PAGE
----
Looking for the next great British prog band? Allow us to assist
Remember when you were at school? There was always that kid wasn’t there. The one who was cleverer than you, better looking, better at sports, and he probably got off with the girl you really liked at the school disco, while you were stood with your mates pretending it was her loss anyway. But you know what? He was a really decent bloke too, you couldn’t help but like him….
Well it turns out there is a modern day prog equivalent. They are called This Winter Machine and “The Man Who Never Was” is their debut record.
The Yorkshire based five piece are all experienced musicians, they have been on stage with artists as diverse as Uriah Heep to Marillion to Tim ‘Ripper’ Owens and Uli Jon Roth. For the vast majority of the personnel in TWM this is a first stab at prog. Which must make the quality of the five tracks here almost galling for those bands that have made a lifetime’s work of trying to perfect the thing, because n their first go This Winter Machine have casually stepped up to the plate and knocked the ball out of the park.
And just like that kid at school, so good are they at it, then everyone is going to wish them well.
As markers go, the 16 minute title track, split into four parts is just a bit special. In fact, there’s a very real possibility that it might be a just about the best first song on a debut album since “Welcome To The Jungle” in 1987, echoes of the greats from Marillion to Porcupine Tree, Dream Theater and Genesis are all here, but the is something of the melodic rock about this too and the line “I never was the man I used to be” is one of the most thought provoking in years.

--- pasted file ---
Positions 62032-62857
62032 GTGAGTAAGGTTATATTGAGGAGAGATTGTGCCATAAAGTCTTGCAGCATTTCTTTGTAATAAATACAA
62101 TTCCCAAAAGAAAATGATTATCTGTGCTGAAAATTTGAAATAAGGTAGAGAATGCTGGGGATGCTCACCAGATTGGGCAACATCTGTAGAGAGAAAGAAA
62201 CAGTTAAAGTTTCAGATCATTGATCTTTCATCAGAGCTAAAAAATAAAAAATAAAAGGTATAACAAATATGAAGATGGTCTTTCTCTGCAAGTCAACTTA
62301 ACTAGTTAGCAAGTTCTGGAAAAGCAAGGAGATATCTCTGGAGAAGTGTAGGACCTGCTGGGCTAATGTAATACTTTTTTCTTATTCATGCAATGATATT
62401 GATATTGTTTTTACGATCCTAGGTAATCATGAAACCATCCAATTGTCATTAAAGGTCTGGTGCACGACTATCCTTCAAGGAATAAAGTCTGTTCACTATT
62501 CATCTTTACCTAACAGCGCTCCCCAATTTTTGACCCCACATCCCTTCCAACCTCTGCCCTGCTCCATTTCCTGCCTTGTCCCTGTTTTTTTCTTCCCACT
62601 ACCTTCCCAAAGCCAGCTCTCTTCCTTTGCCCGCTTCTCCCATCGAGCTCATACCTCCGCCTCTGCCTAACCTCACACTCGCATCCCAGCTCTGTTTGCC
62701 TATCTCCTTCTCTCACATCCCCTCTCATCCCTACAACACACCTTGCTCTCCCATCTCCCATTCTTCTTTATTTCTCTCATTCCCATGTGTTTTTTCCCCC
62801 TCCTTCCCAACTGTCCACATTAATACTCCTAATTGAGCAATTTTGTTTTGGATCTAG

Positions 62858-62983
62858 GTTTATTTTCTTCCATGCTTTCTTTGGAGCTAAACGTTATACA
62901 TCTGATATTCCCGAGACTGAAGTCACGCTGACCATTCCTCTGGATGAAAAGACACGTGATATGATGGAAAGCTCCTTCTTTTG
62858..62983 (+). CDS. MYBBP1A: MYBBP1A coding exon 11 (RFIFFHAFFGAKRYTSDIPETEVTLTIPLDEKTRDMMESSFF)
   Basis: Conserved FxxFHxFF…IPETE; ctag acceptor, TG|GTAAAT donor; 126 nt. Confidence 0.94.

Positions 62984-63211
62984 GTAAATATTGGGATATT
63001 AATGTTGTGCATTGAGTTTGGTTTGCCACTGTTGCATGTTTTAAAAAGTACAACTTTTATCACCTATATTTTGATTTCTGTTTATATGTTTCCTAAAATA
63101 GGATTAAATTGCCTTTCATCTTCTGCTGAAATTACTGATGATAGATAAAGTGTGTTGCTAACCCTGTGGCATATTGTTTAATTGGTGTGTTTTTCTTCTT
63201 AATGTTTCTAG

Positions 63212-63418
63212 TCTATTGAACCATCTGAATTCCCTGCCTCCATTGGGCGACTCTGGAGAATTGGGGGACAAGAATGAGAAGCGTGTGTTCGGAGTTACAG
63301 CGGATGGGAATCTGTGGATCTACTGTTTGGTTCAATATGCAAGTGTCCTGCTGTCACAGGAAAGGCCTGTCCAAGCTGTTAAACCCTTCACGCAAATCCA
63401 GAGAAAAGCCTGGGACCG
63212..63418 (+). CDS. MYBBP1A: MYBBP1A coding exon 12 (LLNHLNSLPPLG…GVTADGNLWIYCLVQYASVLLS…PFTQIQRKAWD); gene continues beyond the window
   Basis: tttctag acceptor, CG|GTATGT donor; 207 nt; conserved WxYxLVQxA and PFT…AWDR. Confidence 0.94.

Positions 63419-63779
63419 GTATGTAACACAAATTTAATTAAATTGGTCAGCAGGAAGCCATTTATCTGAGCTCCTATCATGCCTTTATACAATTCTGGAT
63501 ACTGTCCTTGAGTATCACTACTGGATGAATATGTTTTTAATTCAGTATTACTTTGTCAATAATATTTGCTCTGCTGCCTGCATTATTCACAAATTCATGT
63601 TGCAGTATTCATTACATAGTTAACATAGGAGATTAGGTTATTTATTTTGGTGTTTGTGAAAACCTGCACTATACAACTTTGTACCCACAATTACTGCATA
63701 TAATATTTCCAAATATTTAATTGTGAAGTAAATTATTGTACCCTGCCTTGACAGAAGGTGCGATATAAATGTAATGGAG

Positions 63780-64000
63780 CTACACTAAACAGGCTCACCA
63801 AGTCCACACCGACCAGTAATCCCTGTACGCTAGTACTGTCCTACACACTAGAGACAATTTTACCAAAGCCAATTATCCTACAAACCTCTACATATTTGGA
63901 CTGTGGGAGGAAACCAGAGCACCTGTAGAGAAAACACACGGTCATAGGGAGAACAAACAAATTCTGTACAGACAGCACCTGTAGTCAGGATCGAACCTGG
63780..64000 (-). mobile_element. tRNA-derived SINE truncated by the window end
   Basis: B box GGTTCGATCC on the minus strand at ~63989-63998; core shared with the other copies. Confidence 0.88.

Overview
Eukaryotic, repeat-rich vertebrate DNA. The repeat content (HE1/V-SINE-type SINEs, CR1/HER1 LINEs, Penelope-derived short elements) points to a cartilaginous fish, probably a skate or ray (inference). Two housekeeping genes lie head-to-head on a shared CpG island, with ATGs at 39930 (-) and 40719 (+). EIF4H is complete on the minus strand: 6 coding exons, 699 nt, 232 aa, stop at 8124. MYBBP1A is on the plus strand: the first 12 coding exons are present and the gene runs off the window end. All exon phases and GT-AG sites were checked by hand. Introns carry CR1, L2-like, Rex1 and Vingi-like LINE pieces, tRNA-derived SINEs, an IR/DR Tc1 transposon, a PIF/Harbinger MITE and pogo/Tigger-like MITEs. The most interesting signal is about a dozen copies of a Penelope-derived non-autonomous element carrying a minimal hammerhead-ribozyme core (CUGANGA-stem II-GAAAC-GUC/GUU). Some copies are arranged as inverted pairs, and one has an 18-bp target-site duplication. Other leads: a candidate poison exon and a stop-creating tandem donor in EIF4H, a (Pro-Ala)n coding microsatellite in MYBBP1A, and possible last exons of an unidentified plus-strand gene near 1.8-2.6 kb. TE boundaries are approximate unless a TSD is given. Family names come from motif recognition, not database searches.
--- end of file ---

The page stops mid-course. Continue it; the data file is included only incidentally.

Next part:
Most bands might be content and leave that there, but TWM are not most bands and the gorgeous “The Wheel” is quite the follow up, and possesses a genuine hook as it goes about its work and the haunting melody that is picked out at the end is pretty special.
“Lullaby (Interrupted)” is further proof (which by now is not needed) that there are some very special ability , and the guitar work of Jevo is mightily impressive everywhere on the record, but particularly so here. “After Tomorrow Comes” on the other hand is driven by the wonderful keyboard skills of Mark Newman and it isn’t much of a stretch to suggest that if Magnum (former touring buddies of This Winter Machine) really explored their proggy side then something like this might be the result.
The record barely needs to get better – or more grandiose – but the incredible closing track “Fractured” does both those things. The guitars are darker and heavier, the keyboards just a little more parping and this is as close to perfection as debut records get.
This Winter Machine have created something that verges on the incredible. The first great prog record of the year is right here and it is called “The Man Who Never Was”.